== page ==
[0018] The participant state of one or more participants can be used to provide an activity metric in embodiments. For example, the state of leaving or joining an event, or of being an active or passive participant.

[0019] The visual theme is a colour or hue in embodiments, and varying said visual theme includes varying the lightness or shade of said colour in dependence upon the activity metric. The visual theme can also be a pattern, and varying said visual theme includes varying one or more of the visual weight or other visual configuration of the pattern, the colour or lightness of the pattern, or movement of the pattern. In embodiments the visual theme is at least one of an image, a graphic, a logo, a video or an animation. The duration of display of an object in a visual theme, or sequence of a moving visual theme may also be varied according to the activity metric. The visual theme may be an image, a graphic, a logo, a video or an animation in embodiments.

[0020] The visual theme, and the variation of the visual theme advantageously directs the attention of a user or viewer. Thus variation to represent greater activity is represented by changes to patterns, movements, colours or configurations which are more visually arresting or draw greater attention in embodiments. Typically, brighter or lighter colours draw greater attention, and more or more rapid movement draws greater attention for example.

[0021] The visual theme can be varied over a range of values or magnitudes or intensities in examples. Where variation is in the lightness or shade of a colour for example, a scale of multiple different values of lightness or shade are available, to represent a sliding/continuous scale of activity. Similarly, a range of intermediate values for other types of variation for other visual themes, such as visual weight, configuration, colour, and movement are preferably provided. This allows a variable range of activity metrics to be represented more accurately and intuitively.

[0022] In embodiments a shared user event or communication event may be a multi user peer to peer real time data sharing event. Such an event is preferably shared by two or more or three of more participants. A shared user event may comprise a voice call, video call, group chat, shared desktop, a presentation, live document collaboration, or a broadcast in embodiments.

[0023] According to a further aspect, there is provided a communication method comprising receiving input from a participant of a communication event; causing a display to render at least one identifier of a participant of a communication event; obtaining an activity metric of said at least one participant in a communication event based on received inputs of said participant; and causing the display to render first and second visual indicators of activity based on said activity metric, said first and second visual indicators being associated with the respective identifier of the participant, and providing a visual representation of the activity of said participant over first and second different timescales respectively.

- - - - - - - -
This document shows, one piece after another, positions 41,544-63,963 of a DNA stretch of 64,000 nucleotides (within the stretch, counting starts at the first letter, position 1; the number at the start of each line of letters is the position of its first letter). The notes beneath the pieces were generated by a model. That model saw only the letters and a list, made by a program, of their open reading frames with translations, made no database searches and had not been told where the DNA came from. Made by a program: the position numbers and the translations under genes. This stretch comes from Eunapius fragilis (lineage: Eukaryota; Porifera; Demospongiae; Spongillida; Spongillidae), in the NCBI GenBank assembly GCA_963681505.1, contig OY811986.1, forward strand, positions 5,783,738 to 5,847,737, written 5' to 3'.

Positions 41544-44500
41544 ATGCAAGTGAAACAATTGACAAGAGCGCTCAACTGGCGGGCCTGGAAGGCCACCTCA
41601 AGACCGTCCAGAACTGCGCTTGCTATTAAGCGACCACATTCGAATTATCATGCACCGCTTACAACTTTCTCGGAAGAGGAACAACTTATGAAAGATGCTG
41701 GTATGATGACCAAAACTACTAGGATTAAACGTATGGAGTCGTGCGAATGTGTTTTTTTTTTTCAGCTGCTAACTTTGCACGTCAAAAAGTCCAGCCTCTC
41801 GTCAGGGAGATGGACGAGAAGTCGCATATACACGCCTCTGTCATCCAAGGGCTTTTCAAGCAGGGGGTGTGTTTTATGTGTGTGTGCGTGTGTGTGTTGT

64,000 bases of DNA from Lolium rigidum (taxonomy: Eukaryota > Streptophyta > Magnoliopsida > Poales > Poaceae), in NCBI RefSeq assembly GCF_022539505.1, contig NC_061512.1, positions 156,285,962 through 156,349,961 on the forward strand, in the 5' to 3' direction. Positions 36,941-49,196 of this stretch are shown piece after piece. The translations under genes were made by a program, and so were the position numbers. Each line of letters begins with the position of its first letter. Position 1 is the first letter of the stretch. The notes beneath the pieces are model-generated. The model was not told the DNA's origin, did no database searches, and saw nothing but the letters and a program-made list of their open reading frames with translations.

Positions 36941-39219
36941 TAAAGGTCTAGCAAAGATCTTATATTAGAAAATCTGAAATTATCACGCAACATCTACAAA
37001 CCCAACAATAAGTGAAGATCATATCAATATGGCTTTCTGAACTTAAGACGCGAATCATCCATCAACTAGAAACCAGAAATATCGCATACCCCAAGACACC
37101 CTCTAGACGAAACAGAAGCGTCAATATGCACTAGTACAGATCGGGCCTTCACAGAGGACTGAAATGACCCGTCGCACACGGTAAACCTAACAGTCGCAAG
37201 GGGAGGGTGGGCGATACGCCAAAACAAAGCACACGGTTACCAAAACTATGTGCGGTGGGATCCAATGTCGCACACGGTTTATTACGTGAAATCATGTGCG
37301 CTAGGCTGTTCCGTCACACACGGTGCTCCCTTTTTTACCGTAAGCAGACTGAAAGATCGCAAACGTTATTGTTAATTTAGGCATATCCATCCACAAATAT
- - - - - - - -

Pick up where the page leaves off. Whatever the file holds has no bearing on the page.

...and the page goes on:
[0024] In embodiments, the first visual indicator is a substantially instantaneous representation of activity, and in embodiments the second visual indicator is a representation of activity over a period of time. The first and second visual indicators may advantageously be displayed substantially simultaneously.

[0025] According to a yet further aspect there is provided a non-transitory computer readable medium or computer program product comprising computer readable instructions which when run on a computer including a display, case that computer to perform a method substantially as described herein.

[0026] The invention extends to methods, apparatus and/or use substantially as herein described with reference to the accompanying drawings.

[0027] Any feature in one aspect of the invention may be applied to other aspects of the invention, in any appropriate combination. In particular, features of method aspects may be applied to apparatus aspects, and vice versa.

[0028] Furthermore, features implemented in hardware may generally be implemented in software, and vice versa. Any reference to software and hardware features herein should be construed accordingly.

BRIEF DESCRIPTION OF THE DRAWINGS

[0029] Preferred features of the present invention will now be described, purely by way of example, with reference to the accompanying drawings, in which:

[0030] FIG. 1 illustrates schematically an example communications system;

[0031] FIG. 2 is a functional schematic of a user terminal;